Skip to content Skip to navigation

Smoke and Mirror in Global Health

anthro 182N
Tuesday, June 26, 2018

Professor Matthew Kohrman and the department’s Academic Technology Specialist and Lecturer Claudia Engel just wrapped up teaching their Introductory Seminar, Anthro 182N, "Smoke and Mirror in Global Health". 

The course is based on Prof. Kohrman's research about the biopolitics of cigarette smoking, focusing on China (Kohrman et al 2018). It blends seminar style discussions of readings with hands-on practical sessions that lead students through the process of conceptualizing, designing, and developing a Critical Industry Visualization (CIV), where heavy emphasis is placed upon practical learning and data visualization. Student research projects span the entire globe and aim to depict in a unique way questions like the means by which tobacco has been framed as a health problem, how its harm has been historically depoliticized, and how alternative politics might be generated.

Nurtured by weekly in-class workshopping sessions, students receive multiple rounds of feedback from instructors, peers, and invited visual design experts. The class takes advantage of the innovative teaching space in Lathrop 190, provided by the Office of the Vice Provost for Teaching and Learning (see page HERE). It provides the flexibility to reconfigure the room for different learning scenarios, from discussions to small group peer reviews and presentations of work in progress to the entire group.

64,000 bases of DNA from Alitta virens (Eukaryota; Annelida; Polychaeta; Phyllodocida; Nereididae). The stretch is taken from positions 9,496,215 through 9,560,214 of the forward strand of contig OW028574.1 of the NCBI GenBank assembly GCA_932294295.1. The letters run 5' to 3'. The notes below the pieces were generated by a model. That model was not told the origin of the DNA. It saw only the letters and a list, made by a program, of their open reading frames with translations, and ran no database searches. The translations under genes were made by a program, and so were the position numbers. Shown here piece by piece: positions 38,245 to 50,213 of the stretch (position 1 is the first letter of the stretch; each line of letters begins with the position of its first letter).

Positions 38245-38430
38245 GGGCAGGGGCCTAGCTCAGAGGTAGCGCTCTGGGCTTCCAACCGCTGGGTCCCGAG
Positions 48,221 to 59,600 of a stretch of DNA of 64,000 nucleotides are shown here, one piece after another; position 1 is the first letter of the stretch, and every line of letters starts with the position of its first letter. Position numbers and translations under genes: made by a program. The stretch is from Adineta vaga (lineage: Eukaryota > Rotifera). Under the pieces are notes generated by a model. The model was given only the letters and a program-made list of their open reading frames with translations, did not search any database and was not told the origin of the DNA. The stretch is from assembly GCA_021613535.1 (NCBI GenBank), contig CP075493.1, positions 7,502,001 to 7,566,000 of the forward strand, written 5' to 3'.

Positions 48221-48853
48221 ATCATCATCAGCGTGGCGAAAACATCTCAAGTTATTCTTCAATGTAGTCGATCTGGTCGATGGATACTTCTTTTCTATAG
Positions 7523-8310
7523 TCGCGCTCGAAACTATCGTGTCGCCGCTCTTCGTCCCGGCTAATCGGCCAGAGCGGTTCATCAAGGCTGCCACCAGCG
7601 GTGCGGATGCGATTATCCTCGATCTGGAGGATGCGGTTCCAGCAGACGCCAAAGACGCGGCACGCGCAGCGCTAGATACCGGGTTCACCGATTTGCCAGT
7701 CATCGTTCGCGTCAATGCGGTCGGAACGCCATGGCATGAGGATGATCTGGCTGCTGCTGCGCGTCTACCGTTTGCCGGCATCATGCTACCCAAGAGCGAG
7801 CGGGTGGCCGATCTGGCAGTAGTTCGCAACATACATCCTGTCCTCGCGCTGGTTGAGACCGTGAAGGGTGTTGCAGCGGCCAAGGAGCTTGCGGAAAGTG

CIVs developed by students this year include the commodification of the cigar in Cuba, the effect of tobacco farming in Malawi, cigarette branding for male youth in Indonesia, and tobacco smuggling in South America.

Successful CIVs are invited for long-term hosting on Stanford’s Cigarette Citadels website and can be viewed here:

Matthew Kohrman, Gan Quan, Liu Wennan, Robert N. Proctor (2018): "Poisonous Pandas: Chinese Cigarette Manufacturing in Critical Historical Perspectives." Stanford University Press.

All photos courtesy of Claudia Engel.